The thing about people like this is they don’t really have an established sense of self—who they are changes completely depending on who they talk to. And they only put on their “A-Game” when they’re around a person they like, they admire, or they want something from.
    Do they put on a special show around certain people? Do they “kiss up” to people above them while ignoring people below them? Do they “friend hop” to climb their way up the social ladder? Take notice.
  7. How their real-life compares to social media life
    I once knew a guy who was obsessed with how he was portrayed on social media—his posts, profiles, and stories were designed to present him in the best light possible. Yet in reality, he was just a relatively average guy who was good at his job.
    We eventually had a falling out, but looking back, this was one of the biggest warning signs. Because, like on social media, he was overly concerned with how people thought of him, he made his friendships calculated, and he chased validation and approval.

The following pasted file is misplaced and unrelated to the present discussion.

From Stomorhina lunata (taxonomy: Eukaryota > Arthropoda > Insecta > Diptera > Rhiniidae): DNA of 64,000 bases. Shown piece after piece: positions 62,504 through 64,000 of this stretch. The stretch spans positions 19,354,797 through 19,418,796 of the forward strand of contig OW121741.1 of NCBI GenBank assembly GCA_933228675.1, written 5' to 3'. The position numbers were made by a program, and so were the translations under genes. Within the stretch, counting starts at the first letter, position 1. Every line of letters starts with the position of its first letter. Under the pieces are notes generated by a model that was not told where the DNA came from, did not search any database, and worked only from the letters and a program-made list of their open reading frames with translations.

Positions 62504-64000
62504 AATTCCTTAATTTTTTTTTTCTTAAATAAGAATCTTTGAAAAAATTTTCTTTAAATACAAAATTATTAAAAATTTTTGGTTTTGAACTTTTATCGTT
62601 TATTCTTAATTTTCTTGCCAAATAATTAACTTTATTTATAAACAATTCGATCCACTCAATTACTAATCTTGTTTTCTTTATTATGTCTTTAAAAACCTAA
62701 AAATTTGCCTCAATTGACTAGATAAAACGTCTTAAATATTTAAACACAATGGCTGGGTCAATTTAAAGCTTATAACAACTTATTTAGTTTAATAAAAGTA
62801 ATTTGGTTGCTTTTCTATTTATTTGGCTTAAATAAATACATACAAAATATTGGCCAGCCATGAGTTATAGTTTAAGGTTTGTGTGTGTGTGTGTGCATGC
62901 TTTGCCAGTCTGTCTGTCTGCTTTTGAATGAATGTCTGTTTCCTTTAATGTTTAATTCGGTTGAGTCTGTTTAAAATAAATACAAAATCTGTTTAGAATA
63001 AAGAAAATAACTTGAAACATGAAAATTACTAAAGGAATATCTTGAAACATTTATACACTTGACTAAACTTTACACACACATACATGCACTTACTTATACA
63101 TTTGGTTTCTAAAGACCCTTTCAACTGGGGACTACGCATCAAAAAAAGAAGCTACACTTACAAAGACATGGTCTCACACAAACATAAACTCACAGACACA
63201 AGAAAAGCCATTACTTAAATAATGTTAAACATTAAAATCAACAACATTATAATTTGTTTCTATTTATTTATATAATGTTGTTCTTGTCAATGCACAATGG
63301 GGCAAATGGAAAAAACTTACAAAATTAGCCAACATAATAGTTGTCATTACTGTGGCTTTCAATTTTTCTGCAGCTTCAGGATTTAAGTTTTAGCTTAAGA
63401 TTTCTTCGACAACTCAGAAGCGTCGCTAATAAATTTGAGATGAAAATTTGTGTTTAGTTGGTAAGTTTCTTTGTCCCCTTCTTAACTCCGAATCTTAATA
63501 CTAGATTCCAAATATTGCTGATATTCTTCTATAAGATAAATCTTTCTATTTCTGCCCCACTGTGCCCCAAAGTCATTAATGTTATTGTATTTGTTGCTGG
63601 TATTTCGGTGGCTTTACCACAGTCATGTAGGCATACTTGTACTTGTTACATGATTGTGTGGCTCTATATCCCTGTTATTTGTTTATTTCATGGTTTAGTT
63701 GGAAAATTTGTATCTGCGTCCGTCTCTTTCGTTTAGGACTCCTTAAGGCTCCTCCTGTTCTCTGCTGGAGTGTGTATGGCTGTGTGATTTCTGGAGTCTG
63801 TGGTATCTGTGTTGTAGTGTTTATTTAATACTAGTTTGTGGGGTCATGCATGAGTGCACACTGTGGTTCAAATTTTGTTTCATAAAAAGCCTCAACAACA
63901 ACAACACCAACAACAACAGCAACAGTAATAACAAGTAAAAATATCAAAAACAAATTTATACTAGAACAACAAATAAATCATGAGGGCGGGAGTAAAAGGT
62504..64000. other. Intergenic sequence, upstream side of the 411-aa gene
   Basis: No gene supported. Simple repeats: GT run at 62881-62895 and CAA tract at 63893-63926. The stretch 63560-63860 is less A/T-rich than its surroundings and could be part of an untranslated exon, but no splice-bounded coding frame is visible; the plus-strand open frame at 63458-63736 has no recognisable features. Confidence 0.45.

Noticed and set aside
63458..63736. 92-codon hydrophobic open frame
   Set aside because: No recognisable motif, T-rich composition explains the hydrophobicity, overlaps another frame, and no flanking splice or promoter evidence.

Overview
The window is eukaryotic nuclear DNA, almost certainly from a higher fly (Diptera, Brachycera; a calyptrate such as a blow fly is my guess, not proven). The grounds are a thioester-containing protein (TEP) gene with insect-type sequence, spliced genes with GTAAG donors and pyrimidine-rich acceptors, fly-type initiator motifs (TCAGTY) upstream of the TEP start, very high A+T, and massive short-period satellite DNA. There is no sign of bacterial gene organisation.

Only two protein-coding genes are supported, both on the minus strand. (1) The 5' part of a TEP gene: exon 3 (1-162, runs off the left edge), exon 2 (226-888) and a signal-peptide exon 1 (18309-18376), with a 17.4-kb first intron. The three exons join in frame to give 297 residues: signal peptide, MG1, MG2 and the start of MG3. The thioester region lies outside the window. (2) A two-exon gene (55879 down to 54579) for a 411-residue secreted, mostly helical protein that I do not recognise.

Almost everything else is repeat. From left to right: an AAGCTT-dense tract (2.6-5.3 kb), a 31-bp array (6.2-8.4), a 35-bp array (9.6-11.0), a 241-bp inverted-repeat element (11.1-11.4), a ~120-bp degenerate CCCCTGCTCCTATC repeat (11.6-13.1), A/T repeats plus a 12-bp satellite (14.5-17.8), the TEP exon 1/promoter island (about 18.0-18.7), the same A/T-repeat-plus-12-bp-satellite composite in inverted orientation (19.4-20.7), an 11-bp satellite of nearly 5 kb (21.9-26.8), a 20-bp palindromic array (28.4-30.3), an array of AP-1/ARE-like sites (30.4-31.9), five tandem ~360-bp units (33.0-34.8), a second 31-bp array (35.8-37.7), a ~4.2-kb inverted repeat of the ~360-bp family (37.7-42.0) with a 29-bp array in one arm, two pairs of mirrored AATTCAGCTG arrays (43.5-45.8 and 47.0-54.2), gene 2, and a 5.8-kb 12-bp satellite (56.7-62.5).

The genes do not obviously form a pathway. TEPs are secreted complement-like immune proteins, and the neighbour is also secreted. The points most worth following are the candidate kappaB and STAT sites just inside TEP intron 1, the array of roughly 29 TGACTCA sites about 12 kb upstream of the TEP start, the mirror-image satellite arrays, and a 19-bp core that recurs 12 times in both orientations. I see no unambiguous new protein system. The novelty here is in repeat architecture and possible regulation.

Check how someone acts on social media versus reality? Do they always need to put on a show, humblebrag, or showcase every “amazing” detail of their day—even though their life is ordinary? It can say a lot about how a person thinks, how they feel, and what motivates them.
    Again, the point of these checks isn’t to judge someone. (After all, my ex-friend wasn’t a “bad” guy; we just had different personalities.) It’s simply to gauge someone’s personality—in that moment—and see if it aligns with your values, your goals, and what’s important to you.
    Because once you surround yourself with people who match those important things to you, you’ll find awesome relationships that will grow and grow over time.

I hope it helps…..